5 Side Effects of Washing Your Hands So Much

From hangnails to dry skin, here's how to deal with the downsides of frequent hand washing.

You've probably washed your hands more in the past couple months than ever before—and your hands are feeling it. With the coronavirus pandemic still going strong, hand washing continues to be imperative—a 20-second cleanse with soap and water can kill the virus, helping to prevent it from spreading. The bad news is that all that extra scrubbing can lead to some unfortunate side effects. Here are five you should be aware of, and what you can do to deal with them. And to learn more about the alternative to hand washing, check out Does Hand Sanitizer Work? It Can Be Harmful to Your Health.

Dry skin

Dry skin

Washing your hands so much can lead to incredibly dry skin for one simple reason: "When we wash our hands, we're not only removing impurities—we're removing oils, too," says Brendan Camp, MD, a New York City-based dermatologist. "Natural oils on our skin help retain moisture and keep our hands soft, smooth, and hydrated. When we use hot water, harsh soaps, or lots of alcohol-based hand sanitizer, we strip the skin of oil."

To combat that dryness, make sure you're moisturizing your hands just as much as you are washing them (if not more!), which replenishes the skin barrier.


closeup of man itching hands

When your dry skin gets severe, it can develop into a more serious skin condition. "Eczema is a skin rash characterized by itchy, red, and rough patches of skin," Camp says. "It's often precipitated by overly-dry skin. For example, asteatotic eczema is eczema caused by a lack of oil on the skin."

Luckily, the problem is easy to prevent, he says. "Using thick moisturizers, and even wearing cotton gloves to bed over a layer of ointment or cream, are ways to prevent eczema." For some tips on combating eczema and dry skin, check out 7 Things You Should Be Doing to Deal With Your Dry Hands.


Hand infection

Dry skin may be the least of your worries when it comes to the side effects of washing your hands so much. You may also be putting yourself at risk for an infection.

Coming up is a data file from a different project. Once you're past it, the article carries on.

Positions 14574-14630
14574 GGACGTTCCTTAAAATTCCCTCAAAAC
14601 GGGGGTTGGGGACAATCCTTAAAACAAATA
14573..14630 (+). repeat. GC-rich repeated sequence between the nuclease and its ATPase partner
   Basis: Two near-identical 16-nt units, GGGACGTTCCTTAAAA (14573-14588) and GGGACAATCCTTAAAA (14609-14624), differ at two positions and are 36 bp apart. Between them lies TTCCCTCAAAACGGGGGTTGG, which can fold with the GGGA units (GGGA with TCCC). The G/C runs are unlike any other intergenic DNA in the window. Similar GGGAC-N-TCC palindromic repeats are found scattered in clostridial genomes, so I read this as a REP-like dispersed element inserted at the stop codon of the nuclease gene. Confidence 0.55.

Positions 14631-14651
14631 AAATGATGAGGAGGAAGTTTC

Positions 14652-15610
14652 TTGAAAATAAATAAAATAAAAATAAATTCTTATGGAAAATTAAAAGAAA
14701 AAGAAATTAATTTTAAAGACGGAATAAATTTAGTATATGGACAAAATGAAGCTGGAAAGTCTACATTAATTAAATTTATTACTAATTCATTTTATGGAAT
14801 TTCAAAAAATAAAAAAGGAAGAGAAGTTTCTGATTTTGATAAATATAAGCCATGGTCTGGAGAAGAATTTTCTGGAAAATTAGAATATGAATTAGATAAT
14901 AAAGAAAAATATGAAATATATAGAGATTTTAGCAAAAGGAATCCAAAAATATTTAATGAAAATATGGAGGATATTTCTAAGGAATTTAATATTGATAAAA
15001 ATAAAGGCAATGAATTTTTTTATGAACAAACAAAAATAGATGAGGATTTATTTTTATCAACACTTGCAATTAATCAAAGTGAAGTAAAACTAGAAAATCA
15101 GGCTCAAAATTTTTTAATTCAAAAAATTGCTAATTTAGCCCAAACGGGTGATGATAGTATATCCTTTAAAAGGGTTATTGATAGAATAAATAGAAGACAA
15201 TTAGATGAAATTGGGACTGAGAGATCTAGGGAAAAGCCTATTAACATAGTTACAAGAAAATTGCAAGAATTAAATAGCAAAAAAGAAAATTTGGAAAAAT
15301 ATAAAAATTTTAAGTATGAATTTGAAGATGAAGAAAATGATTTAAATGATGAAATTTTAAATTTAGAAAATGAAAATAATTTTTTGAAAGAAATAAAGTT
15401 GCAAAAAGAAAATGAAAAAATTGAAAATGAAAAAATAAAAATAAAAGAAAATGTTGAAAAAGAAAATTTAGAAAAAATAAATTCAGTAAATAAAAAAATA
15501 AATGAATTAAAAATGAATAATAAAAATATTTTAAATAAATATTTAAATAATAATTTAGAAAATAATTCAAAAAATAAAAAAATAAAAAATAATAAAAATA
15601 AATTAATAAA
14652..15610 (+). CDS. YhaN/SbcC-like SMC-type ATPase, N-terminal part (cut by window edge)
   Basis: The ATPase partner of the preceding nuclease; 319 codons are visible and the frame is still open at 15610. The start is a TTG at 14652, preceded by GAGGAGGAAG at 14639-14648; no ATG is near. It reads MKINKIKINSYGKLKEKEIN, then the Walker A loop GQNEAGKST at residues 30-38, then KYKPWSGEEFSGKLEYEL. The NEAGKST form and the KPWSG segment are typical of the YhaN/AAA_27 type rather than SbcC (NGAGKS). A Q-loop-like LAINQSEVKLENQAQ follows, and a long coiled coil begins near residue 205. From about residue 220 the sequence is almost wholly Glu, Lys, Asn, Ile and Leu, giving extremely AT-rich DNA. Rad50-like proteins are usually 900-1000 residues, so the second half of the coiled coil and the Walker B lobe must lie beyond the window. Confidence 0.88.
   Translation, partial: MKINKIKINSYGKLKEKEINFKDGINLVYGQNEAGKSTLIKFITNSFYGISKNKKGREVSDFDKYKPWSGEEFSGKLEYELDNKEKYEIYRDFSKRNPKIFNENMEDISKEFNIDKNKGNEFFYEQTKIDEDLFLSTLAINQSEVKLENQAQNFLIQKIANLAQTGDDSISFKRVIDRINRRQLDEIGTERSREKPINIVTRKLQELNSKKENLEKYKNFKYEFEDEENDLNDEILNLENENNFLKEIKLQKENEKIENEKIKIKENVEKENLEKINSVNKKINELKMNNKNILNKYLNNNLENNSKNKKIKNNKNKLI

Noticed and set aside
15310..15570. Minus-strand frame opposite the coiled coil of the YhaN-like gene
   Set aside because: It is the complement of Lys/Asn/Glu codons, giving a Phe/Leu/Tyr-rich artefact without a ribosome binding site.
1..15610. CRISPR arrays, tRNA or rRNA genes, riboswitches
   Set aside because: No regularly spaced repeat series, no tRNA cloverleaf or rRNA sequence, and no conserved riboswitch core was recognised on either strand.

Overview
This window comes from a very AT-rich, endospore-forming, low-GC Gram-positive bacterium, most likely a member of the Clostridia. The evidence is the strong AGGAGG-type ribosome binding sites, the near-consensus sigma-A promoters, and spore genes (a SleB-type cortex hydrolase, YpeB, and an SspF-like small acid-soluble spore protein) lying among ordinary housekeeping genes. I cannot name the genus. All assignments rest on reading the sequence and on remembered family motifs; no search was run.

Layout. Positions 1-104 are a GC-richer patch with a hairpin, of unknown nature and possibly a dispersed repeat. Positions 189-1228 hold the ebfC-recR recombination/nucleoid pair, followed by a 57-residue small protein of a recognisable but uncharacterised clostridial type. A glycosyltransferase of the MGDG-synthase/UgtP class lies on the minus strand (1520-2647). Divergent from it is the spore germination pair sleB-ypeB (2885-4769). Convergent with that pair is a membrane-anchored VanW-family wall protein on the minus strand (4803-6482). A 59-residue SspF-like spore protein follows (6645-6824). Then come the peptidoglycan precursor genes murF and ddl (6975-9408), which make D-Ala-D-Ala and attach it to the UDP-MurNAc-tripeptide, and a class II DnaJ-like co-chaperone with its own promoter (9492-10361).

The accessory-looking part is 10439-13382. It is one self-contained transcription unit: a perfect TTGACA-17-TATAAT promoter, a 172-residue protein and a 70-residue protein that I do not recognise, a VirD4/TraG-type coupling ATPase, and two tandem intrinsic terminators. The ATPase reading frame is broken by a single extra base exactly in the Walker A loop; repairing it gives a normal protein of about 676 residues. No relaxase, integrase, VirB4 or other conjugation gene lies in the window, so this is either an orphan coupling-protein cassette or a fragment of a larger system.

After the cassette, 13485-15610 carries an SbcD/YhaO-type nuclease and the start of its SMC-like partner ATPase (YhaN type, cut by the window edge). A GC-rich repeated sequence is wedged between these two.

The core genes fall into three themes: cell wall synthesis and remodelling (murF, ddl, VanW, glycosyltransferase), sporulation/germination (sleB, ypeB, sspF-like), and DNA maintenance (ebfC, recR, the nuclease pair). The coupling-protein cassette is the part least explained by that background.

"When the skin is dry, it's because there's a lack of oil in the top layer of skin, also called the stratum corneum," explains Camp. "Oils in this layer contribute to the formation of an impermeable barrier that keeps water in and pathogens out."

Unfortunately, Camp says, when the composition of the barrier is disrupted by excessive washing, it predisposes the skin to infections from bacteria. That's why it's so important to keep your skin moisturized. When you have dry, cracked skin, you're increasing your risk of allowing bacteria, viruses, and germs to enter and cause an infection. For things you need to avoid touching, check out 7 Items You're Carrying That Are Coronavirus Magnets.



If you've been experiencing more hangnails than normal, excessive hand washing is likely the culprit.

"Hangnails occur when the cuticle—the thin layer of skin covering the base of our fingernails—dries out, curls up, and separates from the nail," Camp says. "They're painful, unsightly, and can expose raw areas of skin that are more susceptible to infection."

When you're moisturizing your hands, Camp recommends using a thick ointment or cream on your cuticles so you can keep them soft and hydrated. And if you're aching for a manicure, check out When Will It Be Safe to Get Your Nails Done? Experts Weigh In.

Brittle nails

Brittle nails

Brittle nails are another bothersome side effect of constantly washing your hands.

"Onychoschizia is a term that refers to horizontal splits in the nail, and it's most easily seen in the tips of nails," says Camp. "Also referred to as peeling nails, this condition occurs from the frequent wetting and drying of the nails."

Over time, all that washing can remove the natural moisture of the nail, making it more susceptible to cracking and splitting. That's why Camp recommends using moisturizers, wearing gloves when doing the dishes, filing with glass nail files, and applying nail lacquers or hardeners. And for more situations in which you should and shouldn't be wearing gloves, check out 10 Awful Mistakes You're Making With Your Gloves Every Day.

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Tehrene Firman
Tehrene Firman is a freelance health and wellness writer. Read more
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